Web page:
Meteorites & Asteroids

Mid-infrared Spectra Of The Shocked Murchison CM Chondrite: Comparison With Astronomical Observations Of Dust In Debris Disks

By Keith Cowing
Press Release
astro-ph.EP
January 2, 2023
Filed under , , , ,
Mid-infrared Spectra Of The Shocked Murchison CM Chondrite: Comparison With Astronomical Observations Of Dust In Debris Disks
[LEFT] Fig. 3: Comparison of astronomical infrared spectra of dust in selected debris disks to laboratory infrared spectra of shocked Murchison matrix samples. Top: Beta Pictoris and BD+20307 vs. Murchison shocked at 34 GPa. The spectrum from Okamoto et al. (2004) was taken from the central part of Beta Pictoris (<3.2 AU). Middle: HD113766 vs. Murchison shocked at 49 GPa. Bottom: HD69830 vs. Murchison shocked at 36 and 49 GPa (a mixture of 2/3 of the 36 GPa spectrum and 1/3 of the 49 GPa spectrum). Vertical broken lines indicate olivine features. The intensities of spectra are presented in linear arbitrary units. [RIGHT] Fig. 4: Comparison of spectra of dust in selected transitional disks to spectra of shocked Murchison matrix samples. Top: GM Aur vs. Murchison shocked at 21−34 GPa (an average of the 21−34 GPa spectra). Bottom: HD100546 vs. Murchison shocked at 36 and 49 GPa (a mixture of 2/3 of the 36 GPa spectrum and 1/3 of the 49 GPa spectrum). Vertical broken lines indicate olivine features. -- astro-ph.EP

We present laboratory mid-infrared transmission/absorption spectra obtained from matrix of the hydrated Murchison CM meteorite experimentally shocked at peak pressures of 10 to 49 GPa, and compare them to astronomical observations of circumstellar dust in different stages of the formation of planetary systems.

The laboratory spectra of the Murchison samples exhibit characteristic changes in the infrared features. A weakly shocked sample (shocked at 10 GPa) shows almost no changes from the unshocked sample dominated by hydrous silicate (serpentine). Moderately shocked samples (21 to 34 GPa) have typical serpentine features gradually replaced by bands of amorphous material and olivine with increasing shock pressure.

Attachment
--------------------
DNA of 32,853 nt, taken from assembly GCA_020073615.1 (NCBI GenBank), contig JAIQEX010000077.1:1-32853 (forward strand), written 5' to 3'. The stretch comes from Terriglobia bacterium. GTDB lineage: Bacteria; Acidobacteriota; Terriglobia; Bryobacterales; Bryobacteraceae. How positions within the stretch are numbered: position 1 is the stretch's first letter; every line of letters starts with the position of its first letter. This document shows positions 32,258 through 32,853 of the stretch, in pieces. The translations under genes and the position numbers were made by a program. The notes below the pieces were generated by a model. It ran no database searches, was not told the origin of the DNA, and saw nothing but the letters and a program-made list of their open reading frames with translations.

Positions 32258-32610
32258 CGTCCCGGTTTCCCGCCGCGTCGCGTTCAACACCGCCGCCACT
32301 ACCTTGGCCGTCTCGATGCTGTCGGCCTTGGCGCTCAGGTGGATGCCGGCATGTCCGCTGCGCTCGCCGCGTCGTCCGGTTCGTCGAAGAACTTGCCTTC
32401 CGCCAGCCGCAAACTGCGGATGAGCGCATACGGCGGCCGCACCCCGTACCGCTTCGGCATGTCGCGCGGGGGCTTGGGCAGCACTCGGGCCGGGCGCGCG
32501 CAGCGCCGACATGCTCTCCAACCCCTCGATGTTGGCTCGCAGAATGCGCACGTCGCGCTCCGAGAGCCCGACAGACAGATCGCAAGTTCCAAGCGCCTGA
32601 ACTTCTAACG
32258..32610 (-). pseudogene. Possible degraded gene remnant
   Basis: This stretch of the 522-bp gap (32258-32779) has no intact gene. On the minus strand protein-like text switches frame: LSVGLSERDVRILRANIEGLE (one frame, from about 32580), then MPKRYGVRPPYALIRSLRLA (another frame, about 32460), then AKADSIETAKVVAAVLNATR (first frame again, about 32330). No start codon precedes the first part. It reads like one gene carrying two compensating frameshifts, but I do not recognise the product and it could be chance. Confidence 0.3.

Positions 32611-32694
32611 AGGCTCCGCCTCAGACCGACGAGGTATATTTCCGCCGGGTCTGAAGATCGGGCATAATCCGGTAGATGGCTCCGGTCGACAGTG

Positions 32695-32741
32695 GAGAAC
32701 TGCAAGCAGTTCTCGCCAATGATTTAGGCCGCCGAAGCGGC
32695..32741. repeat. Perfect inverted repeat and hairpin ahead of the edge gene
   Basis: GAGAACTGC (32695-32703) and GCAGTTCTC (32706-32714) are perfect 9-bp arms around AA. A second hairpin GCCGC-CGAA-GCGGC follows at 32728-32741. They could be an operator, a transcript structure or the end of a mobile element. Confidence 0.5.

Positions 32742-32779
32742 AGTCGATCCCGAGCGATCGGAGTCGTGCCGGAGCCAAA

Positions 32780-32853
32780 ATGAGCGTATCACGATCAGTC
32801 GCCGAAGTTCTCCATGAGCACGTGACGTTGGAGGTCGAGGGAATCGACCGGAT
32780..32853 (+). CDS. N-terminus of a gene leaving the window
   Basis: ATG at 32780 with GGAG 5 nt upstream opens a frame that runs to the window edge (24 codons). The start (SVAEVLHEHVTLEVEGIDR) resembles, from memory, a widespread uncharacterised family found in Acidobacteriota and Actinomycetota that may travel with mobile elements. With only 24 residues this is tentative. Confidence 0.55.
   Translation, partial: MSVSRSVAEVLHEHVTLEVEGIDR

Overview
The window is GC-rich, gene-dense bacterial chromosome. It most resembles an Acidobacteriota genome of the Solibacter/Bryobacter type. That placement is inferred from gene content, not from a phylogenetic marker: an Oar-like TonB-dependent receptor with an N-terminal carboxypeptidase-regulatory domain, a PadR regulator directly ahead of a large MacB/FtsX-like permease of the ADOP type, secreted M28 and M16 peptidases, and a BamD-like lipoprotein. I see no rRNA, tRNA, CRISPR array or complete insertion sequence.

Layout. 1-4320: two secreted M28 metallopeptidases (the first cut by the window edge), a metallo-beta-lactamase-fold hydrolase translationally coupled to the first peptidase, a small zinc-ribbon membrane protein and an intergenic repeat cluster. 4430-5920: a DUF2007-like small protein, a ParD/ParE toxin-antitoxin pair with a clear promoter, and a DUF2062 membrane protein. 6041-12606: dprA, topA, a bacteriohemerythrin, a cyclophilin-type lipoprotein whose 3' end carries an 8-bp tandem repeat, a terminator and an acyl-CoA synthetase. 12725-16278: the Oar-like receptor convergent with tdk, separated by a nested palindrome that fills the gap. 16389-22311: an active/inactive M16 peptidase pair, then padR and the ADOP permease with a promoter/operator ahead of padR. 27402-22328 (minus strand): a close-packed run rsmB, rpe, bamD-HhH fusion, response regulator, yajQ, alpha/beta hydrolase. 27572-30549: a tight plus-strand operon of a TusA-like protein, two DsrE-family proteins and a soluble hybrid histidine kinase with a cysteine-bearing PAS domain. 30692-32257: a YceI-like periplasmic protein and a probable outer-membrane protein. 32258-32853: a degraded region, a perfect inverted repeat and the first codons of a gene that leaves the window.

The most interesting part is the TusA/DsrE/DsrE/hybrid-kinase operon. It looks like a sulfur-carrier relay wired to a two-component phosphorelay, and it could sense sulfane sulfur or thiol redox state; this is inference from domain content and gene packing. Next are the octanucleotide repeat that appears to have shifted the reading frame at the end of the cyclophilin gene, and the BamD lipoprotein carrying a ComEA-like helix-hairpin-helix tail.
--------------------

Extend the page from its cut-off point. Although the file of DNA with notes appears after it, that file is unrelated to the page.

A strongly shocked sample (36 GPa) shows major changes due to decomposition of the serpentine and due to devolatilization. A shock melted sample (49 GPa) shows features of olivine recrystallized from melted material. The spectra of highly shocked Murchison samples (36 and 49 GPa) are similar to those of dust in the debris disks of HD113766 and HD69830, and the transitional disk of HD100546. The moderately shocked samples (21 to 34 GPa) exhibit spectra similar to those of dust in the debris disks of Beta Pictoris and BD+20307, and the transitional disk of GM Aur.

An average of the spectra of all Murchison samples (0 to 49 GPa) has a similarity to the spectrum of the older protoplanetary disk of SU Auriga. In the gas-rich transitional and protoplanetary disks, the abundances of amorphous silicates and gases have widely been considered to be a primary property.

However, our study suggests that impact processing may play a significant role in generating secondary amorphous silicates and gases in those disks. Infrared spectra of the shocked Murchison samples are also suggesting that the comets also contain shocked Murchison-like material.

A. Morlok, C. Koike, N. Tomioka, I. Mann, K. Tomoeka

Subjects: Earth and Planetary Astrophysics (astro-ph.EP); Solar and Stellar Astrophysics (astro-ph.SR)
Cite as: arXiv:2212.14248 [astro-ph.EP] (or arXiv:2212.14248v1 [astro-ph.EP] for this version)
Journal reference: Icarus (2010), Volume 207, Issue 1, p. 45-53
Related DOI:
https://doi.org/10.1016/j.icarus.2009.11.018
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Submission history
From: Andreas Morlok
[v1] Thu, 29 Dec 2022 10:07:56 UTC (969 KB)
https://arxiv.org/abs/2212.14248
Astrobiology, Astrochemistry,

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